How many women have never been in a situation like in xkcd’s comic How It Works? As women gamers, many of us are used to being on trial as a representative for our gender every time we game. We know that if we mess up then there’s a chance that someone will decide that it’s because girls suck at gaming, and decide that their guild should be an exclusively male affair.

It has to be reiterated, though, that these groups are the bad guys, and are not being held up as at all admirable. The Sons of Svanir worship a dragon who wants to destroy the world, so I sincerely hope that nobody thinks that they epitomise good judgement and should be taken as role models. I’m certainly a whole lot happier seeing this than I am when the alleged heroes are misogynistic jerks.

At the same time, though, I think that I’d prefer not to see it at all. One of the purposes of gaming is escapism, and it’s nice to be able to get away to a game world where this sort of sexism just doesn’t exist. I get enough of it in the real world without seeing it in games as well.

I think that ultimately, my own opinion will depend on where they go with this in the story. Will I be given the agency to confront them about their misogyny and come away victorious? Or will the storyline directly confront the sexism and provide social commentary on it? Maybe their exclusion of women will come back and bite them in the rear, directly resulting in their defeat at the hands of their would-be opressees?

Since the game is still new, I have no idea how things will play out. If any of the three situations I just outlined come to pass, then I think  I will see it as a net positive in the game. If it’s just a case of “yes, some bad people will treat you shoddily if you have a female player character, but that’s what bad people do so you’ll just have to deal with it” then it will likely end up being a net negative to me.

For now, I think I’m willing to give Arenanet the benefit of the doubt; they have a pretty good record on this sort of thing, and I’m enjoying the game a great deal, so I want to see how this turns out.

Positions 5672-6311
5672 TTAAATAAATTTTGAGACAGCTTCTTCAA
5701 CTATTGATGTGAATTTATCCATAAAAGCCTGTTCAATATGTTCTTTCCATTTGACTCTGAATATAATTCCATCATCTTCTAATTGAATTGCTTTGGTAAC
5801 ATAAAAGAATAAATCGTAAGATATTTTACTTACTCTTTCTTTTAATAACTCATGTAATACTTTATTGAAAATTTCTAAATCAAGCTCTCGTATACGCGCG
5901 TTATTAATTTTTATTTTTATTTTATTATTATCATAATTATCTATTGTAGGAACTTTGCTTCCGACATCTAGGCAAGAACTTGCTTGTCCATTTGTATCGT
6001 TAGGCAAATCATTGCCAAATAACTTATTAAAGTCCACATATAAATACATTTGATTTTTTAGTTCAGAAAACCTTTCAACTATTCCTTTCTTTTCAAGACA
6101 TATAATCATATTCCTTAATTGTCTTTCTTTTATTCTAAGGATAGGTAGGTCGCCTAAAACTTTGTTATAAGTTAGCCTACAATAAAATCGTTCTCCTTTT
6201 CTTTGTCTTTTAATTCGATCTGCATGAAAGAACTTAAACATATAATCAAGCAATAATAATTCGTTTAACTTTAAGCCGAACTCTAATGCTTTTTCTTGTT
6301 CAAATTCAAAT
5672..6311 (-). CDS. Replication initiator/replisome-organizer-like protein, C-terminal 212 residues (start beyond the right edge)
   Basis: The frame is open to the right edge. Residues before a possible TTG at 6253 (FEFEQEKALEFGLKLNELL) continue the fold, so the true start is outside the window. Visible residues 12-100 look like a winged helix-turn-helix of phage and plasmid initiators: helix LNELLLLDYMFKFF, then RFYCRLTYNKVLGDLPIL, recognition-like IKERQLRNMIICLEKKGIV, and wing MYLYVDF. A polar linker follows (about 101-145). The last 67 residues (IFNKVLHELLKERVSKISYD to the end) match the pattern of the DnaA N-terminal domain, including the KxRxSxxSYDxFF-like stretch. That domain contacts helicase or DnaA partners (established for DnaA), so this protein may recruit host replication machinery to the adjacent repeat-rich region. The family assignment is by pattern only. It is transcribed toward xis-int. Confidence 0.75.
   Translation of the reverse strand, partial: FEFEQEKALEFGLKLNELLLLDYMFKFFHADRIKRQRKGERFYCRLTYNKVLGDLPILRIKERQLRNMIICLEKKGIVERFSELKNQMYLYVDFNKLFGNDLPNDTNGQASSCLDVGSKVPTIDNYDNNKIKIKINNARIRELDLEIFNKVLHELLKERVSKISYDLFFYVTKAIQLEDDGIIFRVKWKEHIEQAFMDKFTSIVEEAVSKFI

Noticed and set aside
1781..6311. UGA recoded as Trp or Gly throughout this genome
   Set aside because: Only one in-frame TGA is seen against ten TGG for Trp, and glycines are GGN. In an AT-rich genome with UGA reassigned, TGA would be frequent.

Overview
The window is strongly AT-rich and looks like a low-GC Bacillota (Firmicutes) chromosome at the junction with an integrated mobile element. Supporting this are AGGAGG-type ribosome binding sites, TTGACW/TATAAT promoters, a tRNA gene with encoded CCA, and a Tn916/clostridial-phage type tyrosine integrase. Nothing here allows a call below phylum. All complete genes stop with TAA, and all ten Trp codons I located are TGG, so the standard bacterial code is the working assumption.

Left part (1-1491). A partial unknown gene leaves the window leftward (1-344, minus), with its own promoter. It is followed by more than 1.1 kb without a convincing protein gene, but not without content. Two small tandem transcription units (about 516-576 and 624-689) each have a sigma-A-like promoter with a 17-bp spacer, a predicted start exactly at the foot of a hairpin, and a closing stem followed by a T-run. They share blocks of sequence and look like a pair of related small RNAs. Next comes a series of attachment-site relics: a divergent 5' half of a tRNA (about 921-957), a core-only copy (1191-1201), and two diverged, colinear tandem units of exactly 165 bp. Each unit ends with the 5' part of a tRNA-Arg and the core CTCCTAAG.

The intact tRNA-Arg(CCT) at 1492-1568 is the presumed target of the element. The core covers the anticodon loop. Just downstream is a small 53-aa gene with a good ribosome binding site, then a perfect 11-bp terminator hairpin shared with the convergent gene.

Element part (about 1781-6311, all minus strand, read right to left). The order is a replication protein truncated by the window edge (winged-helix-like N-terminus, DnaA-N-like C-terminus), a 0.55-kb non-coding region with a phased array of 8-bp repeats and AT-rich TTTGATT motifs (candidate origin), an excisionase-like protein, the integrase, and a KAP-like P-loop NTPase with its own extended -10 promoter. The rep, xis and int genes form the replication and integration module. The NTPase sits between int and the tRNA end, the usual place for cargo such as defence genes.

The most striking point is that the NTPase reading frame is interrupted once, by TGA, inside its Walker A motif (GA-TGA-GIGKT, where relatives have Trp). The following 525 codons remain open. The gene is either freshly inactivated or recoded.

Play With The Border House in Guild Wars 2!

A beautiful vista from Divinity’s Reach in Guild Wars 2, with lush green foliage, and steampunk-styled globes hanging from the ceiling.

We’ve posted about this before, but now that the early access for preorders has begun and the game will be launching in mere days, here’s another reminder!

Many of us at The Border House will be joining up with Praxis, a guild that has a similar mindset as us and a great guild charter that upholds a lot of the same ideals as we do.  We’re set up on the Crystal Desert server, which is the unofficial LGBT server community in Guild Wars 2.  Due to high demand, this server is often full along with many others, but there is a full week of free server transfers so you can watch the server list and transfer over at any time.

Join us on Crystal Desert in Guild Wars 2!  Readers, feel free to leave your account names in the comments if you’d like to friend each other, but do remember that this is a public post.

Win a Beta Key for Guild Wars 2 Here at The Border House!

A screenshot from Guild Wars 2 featuring a statue of Kalla Scorchrazor, Charr Feminist Revolutionary.


Edit: This contest is now closed.  Congratulations to the winners, who have all been emailed with their keys!

Darketower, Josh, Chris, Tyler K, Rillifane, Gralsh Oon, Henry, Skennedy, XvShadow, Hyacinth, Ehsan Kia, Ramenhotep, Primal Zed, 3Jane, chooseareality, DystopianGibberish, Richard, Ashelia, Eccentricity, washuu, Rabab, Romulus Hawk, Augusto Mendes, Sabrina, TomW — congrats!

The great folks over at ArenaNet have been so gracious as to allow us to give away 10 beta keys to the upcoming FINAL Guild Wars 2 beta event, which takes place July 20-22.  This is the last chance to try out the game before it releases on August 28th.  We’re big fans of Guild Wars 2 over here and we know many of our readers would love the opportunity to try out the game.

How to enter:

We’re going to make you work just a little bit to be eligible to win.  Hypothetically, let’s say that you’re a consultant for a large game studio who has employed you to help make their upcoming game more inclusive to marginalized groups (women, LGBT gamers, disabled gamers, people of color, etc.).  What is one tip that you would offer to this game developer to help them achieve their goals?